Cross-stitching is something I picked up many years ago when I was having some health issues and forced to rest for periods of time. If you know me, I hate sitting around watching TV and I love to keep my mind/body busy so when I […]
The last few weeks have been rough on everyone’s gardens in the Seattle area. There has been no rain and we had a massive heat wave a bit ago with temperatures well over 100 degrees which is super unusual for this area. I watered like […]
Hello and welcome to the first gardening update of 2021! This year my goal was to expand our vegetable garden and add in more pollinator friendly plants. My usual spring garden supply budget was much larger than usual because we ended up needing a large amount of soil and I bought some larger metal garden beds that are supposed to last a really long time. My wooden garden beds are starting to show their age and I am having a bug problem in that area so I was hoping that metal garden beds would solve some of that. We also cleared out a large section of bushy area from the front of our house and mulched most of the front really well. I of course don’t have before pictures of that because I didn’t take any but needless to say, it looks much better.
I must confess, I have become a bit obsessed with gardening channels on You Tube over the past several months trying to do as much research as I could. I learned quite a bit about gardening but honestly not all of it was helpful since there don’t seem to be very many gardening channels specific to the Pacific Northwest. Perhaps I will do a post with a rundown of my favorites. If you know of any good ones please comment below! We have such a unique climate here that advice from other parts of the country may not be the best fit. My house in particular is in it’s own microclimate and we seem to be two to three weeks behind many of my fellow PNW gardeners that live even just ten minutes away (or even in different parts of my neighborhood). I did however find a common theme with large numbers of people recommending these metal garden beds from Australia so I ordered two of them. I have one installed with some of my giant vegetables and some cucumber in the area in front of my house that we cleared this spring. We have not installed the other one yet but my goal is to get that done this weekend and plant onions and carrots.
I spent quite a bit of time on some rare seed sites over the fall and winter and ended up buying a few large varieties of Kohlrabi, Radishes and Beets. My favorite so far has got to be the Sakurajima Radish seeds I ordered from Japan. These Daikon radish can grow up to about 100 pounds in their native Japan but I am hoping for closer to 10 pounds. I was impatient and did not plant them at the right season though however so I will be planting more later this summer after I harvest my cauliflower to see how they do over the winter. So far they have grown quite large but I am not seeing any bulbs forming. My goal is to get them fertilized this week and maybe poke around under the soil and see if anything is forming.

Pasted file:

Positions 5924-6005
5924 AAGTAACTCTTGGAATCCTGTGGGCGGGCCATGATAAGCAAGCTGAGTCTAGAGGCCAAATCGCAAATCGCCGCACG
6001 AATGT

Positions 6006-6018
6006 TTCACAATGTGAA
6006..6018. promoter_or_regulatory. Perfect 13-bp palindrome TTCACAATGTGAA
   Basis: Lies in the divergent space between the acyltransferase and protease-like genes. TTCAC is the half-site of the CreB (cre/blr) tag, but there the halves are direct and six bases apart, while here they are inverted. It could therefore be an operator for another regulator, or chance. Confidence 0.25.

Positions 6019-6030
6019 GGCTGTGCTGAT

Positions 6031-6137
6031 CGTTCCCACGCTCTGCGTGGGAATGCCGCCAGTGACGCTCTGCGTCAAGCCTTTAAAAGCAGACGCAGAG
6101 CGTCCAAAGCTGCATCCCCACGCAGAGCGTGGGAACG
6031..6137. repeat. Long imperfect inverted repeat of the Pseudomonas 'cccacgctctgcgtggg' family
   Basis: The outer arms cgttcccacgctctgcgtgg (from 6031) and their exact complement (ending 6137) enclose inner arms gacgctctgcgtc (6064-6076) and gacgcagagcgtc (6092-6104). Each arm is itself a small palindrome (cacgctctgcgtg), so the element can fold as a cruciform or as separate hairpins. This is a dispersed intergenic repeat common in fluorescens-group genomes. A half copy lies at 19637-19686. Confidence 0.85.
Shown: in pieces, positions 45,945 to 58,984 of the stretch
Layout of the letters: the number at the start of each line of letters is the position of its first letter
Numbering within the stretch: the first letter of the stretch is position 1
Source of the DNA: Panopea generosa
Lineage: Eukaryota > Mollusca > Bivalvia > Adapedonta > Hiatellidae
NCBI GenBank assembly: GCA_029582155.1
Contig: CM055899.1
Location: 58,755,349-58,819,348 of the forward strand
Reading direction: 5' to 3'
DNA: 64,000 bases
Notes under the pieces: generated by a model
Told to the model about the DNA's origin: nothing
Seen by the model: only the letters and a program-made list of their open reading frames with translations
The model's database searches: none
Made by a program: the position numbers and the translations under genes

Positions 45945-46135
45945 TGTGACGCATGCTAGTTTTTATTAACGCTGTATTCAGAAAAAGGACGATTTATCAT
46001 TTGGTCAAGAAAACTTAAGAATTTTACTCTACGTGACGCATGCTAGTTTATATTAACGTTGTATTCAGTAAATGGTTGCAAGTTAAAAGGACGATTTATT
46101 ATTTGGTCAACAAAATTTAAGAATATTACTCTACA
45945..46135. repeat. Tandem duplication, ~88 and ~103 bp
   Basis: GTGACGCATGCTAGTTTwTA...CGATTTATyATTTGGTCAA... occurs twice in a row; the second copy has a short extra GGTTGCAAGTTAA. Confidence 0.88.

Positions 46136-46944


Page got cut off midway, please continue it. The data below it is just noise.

Another seed I tried out were these Mammoth Red Mangel Beets. Traditionally these are used for animal feed and can get up to 40 pounds. I planted these in my new garden bed and they grew great for a few weeks before the bugs got to them. I have broken down this year and I am using some Sluggo Plus around the garden because the slugs, earwigs and piddle bugs are eating everything. I lost lots of plants this year (including most of my zucchini) to bugs so we are trying to save at least a few of them. We treated these shortly after the picture was taken and I am now seeing lots of new growth happening. I have been eating some of the greens off and on and I was pleasantly surprised by how good they are. I am not a fan of beets but I am going to try roasting them this year and I also thought it would be fun to play around with beet dye that we make from our own beets. My dad also loves pickled beets so I was thinking of maybe making those for him at some point. They have not started forming the beet part of the plant yet but I have heard that this particular variety can be slow going. I am hoping by the middle of July we will see some beet action.
Another plant I am trying for the first time is garlic. Last fall I planted a large number of cloves pretty late in the season so I was a little bit nervous about them growing but so far the ones that survived are doing well. I honestly don’t remember which varieties I bought but I did get both a soft and and hard neck variety from Territorial Seeds. I did a big no no and I did not top off the soil in my garden beds before planting so we have fertilized these beds a couple of times hopefully to make up for that oversight. I will be filling these beds this fall before my fall planting in late September. My garlic is getting closer to harvest but it will probably be mid to late July before everything is ready. I checked this morning and my scapes are starting to curl and should be done in the next week or two. I will probably pull a test garlic a week or so after we harvest the scapes to see where the plants are at. One thing I did do in these beds however is to plant some tomatoes and peppers in between the garlic. The tomatoes are doing really well but it was a pretty wet spring so my peppers are struggling a bit. I haven’t done peppers before so this year is a trial period for those as well. Next year I will put them in a different spot that gets more sun.